By Deb A.
He would play a few notes and then stop, nonchalantly dismissive: 'Nahhh... I don't think you can handle it.' The crowd would shriek, laughing and begging and howling, unsure of whether their cheers meant that they wanted more or that he was right: they couldn't handle it. He would always give them just a little more than they could handle. Prince made an indelible purple mark on generations.
As the world began to light up purple, collaborative studio Random International put a call out to the Los Angeles County Museum of Art (LACMA) to amend its Rain Room. The exhibit allows visitors to control the rain: falling water pauses in response to a human presence. LACMA bills Rain Room as "a respite from everyday life and an opportunity for sensory reflection within a responsive relationship."
On Friday, visitors found themselves underneath the purple rain.
The exhibit is closed from tomorrow until May 19th due to conservation efforts. But the world will still be purple for days and weeks to come.
And the universe will be, too, for much, much longer.
By Deb A.
It only makes sense that a film about Vincent van Gogh be groundbreaking.
Loving Vincent is the world's first fully painted feature animation. The investigation of the artist's life and death is based on van Gogh's own paintings and an archive of 800 of his letters. Honouring van Gogh's statement that "we cannot speak other than by our paintings," the film is anchored by the artist's own works; 62,000 oil paintings on canvas (one for each frame, or 1/12th of a second), created by artists who were specifically trained in van Gogh's techniques, fill out the story.
Of van Gogh's 2000 works, only about 100 made the cut: some, like The Potato Eaters, were too much of a stylistic break from the method used for the animation. Others, including some of his most famous paintings, were sacrificed for the sake of a cohesive storyline.
There was another type of painting required to make the film: being forced to stifle their own creative flourishes in order to fit within van Gogh's distinctively energetic style, some of the team of 85 artists needed an outlet. They painted for themselves on the weekend.
The character of Vincent van Gogh does not appear in the film; instead, quotes from his letters are read out by his family, friends, and the subjects of his paintings, including Margaret Gachet (Saiorse Ronan) and Armand Roulin (Douglas Booth). Directed by painter and director Dorota Kobiela--who came up with the idea after rereading van Gogh's letters--and produced by Oscar winner Hugh Welchman, Loving Vincent is due to be released later this year.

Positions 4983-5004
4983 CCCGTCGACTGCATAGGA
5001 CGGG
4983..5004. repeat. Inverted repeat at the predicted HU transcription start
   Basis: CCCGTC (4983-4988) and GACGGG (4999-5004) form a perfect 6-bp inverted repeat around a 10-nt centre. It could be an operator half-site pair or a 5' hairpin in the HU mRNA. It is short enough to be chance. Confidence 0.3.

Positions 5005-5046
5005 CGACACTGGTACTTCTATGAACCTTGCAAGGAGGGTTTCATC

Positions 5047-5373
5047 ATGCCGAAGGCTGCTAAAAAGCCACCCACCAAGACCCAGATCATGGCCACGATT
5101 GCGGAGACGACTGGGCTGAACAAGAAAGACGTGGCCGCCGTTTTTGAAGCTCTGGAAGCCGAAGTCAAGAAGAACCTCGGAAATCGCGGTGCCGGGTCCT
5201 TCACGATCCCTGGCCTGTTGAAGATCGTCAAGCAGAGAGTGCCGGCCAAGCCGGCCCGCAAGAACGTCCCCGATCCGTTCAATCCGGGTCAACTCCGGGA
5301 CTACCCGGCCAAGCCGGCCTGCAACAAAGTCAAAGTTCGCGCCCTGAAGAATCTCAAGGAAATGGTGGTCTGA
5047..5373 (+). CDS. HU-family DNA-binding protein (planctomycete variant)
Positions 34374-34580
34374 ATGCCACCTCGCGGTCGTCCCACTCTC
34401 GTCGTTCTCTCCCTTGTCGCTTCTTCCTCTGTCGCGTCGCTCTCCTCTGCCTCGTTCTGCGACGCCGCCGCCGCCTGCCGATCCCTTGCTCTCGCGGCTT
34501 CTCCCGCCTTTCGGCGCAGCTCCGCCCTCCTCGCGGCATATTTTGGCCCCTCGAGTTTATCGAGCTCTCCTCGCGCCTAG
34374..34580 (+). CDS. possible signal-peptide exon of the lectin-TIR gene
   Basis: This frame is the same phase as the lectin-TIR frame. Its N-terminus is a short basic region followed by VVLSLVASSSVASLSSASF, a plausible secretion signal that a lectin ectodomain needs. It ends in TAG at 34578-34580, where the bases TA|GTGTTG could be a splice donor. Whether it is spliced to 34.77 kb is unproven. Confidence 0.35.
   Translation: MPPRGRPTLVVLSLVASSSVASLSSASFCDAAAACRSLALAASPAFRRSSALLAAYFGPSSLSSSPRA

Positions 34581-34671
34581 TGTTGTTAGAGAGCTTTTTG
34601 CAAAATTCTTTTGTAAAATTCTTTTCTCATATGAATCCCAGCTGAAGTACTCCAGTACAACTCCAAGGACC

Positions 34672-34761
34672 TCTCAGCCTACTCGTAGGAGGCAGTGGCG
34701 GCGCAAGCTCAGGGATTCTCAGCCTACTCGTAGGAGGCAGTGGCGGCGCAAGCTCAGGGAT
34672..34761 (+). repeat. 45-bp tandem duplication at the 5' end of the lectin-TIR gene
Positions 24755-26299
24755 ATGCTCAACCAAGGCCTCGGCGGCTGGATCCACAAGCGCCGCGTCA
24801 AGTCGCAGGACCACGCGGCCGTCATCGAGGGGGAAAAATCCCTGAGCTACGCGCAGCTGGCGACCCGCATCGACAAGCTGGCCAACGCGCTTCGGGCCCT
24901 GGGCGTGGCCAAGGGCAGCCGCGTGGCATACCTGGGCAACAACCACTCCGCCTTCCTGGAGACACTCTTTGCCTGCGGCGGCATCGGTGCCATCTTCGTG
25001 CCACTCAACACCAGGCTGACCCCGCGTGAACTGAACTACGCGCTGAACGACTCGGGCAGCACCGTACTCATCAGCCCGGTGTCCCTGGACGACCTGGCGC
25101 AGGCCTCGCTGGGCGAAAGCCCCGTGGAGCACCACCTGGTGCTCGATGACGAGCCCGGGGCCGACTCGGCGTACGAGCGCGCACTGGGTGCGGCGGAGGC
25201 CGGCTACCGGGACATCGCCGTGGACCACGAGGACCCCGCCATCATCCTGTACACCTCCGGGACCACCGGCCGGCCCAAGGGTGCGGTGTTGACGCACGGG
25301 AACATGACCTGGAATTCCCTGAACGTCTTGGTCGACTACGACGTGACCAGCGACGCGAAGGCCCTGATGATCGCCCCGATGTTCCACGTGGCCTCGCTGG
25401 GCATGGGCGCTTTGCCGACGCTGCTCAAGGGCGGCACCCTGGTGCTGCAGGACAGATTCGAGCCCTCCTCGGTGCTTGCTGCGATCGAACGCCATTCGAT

By Deb A.
Agave Magazine's first issue of 2016 is a celebration of vitality that takes shape over a broad range of genres, including poetry, short fiction, memoir, collage, painting and sculpture. It is one of only two issues that will be published this year, and is available in its entirety on our website. (Digital copies will be available in the shop soon.)
Read Agave Magazine Volume 3, Issue 2 now.
Jason Willome (cover artist): Matching Concealed Patterns (The Seam Grows When You're Not Looking) (Art: Painting)
Maria Alvarez: Butterfly Shoes (Literature: Short Fiction)
Charlie Baylis: My Night in Paris (Literature: Poetry)
Kaitlin Botts: Botanica Strange (Photography)
Robin Boyd: The Siberian Flamingo (Literature: Poetry)
Gin Cooley + Max Eremine: A Portrait of Gin Cooley (éclat series) (Photography)
Darren Demaree: Emily As the Sun Lolls Low (Literature: Poetry)
Donna Festa: Woman in Brown (Art: Painting)
Julianne Fuchs-Musgrave: Granlin's Dream (Art: Painting)
Jennifer Garza-Cuen: Detroit, MI (Photography: Feature + Interview)
Danielle Gillespie: What's Measured in Miles and Meters (Literature: Short Fiction)
Mark Goad: Nothing Is As Long (Literature: Poetry)
Karen Havelin: Like I'm Indestructible (Literature: Novel Excerpt)
Marc Janssen: Used Jacket (Literature: Poetry)
Allan Johnston: Exile's Revenge (Literature: Poetry)
Daniel Long: Damsel Fish/Poe's Tales (Photography)
Daniel Long: Oblique Magritte (Photography)
Margaret Morrison: Both Ways (Art: Painting)
Ellen Mueller: Waffles the Horse (Art: Collage)
S.E Nash: Collaborative Microbes (Art: Sculpture)
Yanuary Navarro: A Coyote's Dream (Art: Illustration)
Cory Peeke: A Higher Education: Suits (Art: Collage)
Nirvair Rai: Dhaka Diaries: A Photo Essay on Longing in Dhaka, Bangladesh (Photography: Photo Essay)
David Schaefer: Night Count (Literature: Poetry)
Stanley Solomon: Grandma Siegel and the Flaming Pot (Literature: Memoir)
Elham Tashkandi: Black & White Images (Photography)
Phaedra Taylor: Grizzly Angel (Art: Painting)
Phaedra Taylor: Ingrid and the Nautilus Torch (Art: Painting)
B.A. Varghese: That One Thanksgiving (Literature: Poetry)
Peter Victor: Eliana T. (Photography)
Jessica Vorheis: A Great Light (Art: Painting)
Caroline Walsh: Currents (Art: Painting)
Paul Warren: We All Have Our Demons (Photography)
Anne Whitehouse: Grout Pond (Literature: Poetry)
Georgio Zapadiotti: Between Reality and Fantasy (Photography)
Jane Zich: Cosmic Eruption (Art: Painting)
Emma Zurer: Daughter of the Desert (Art: Collage)
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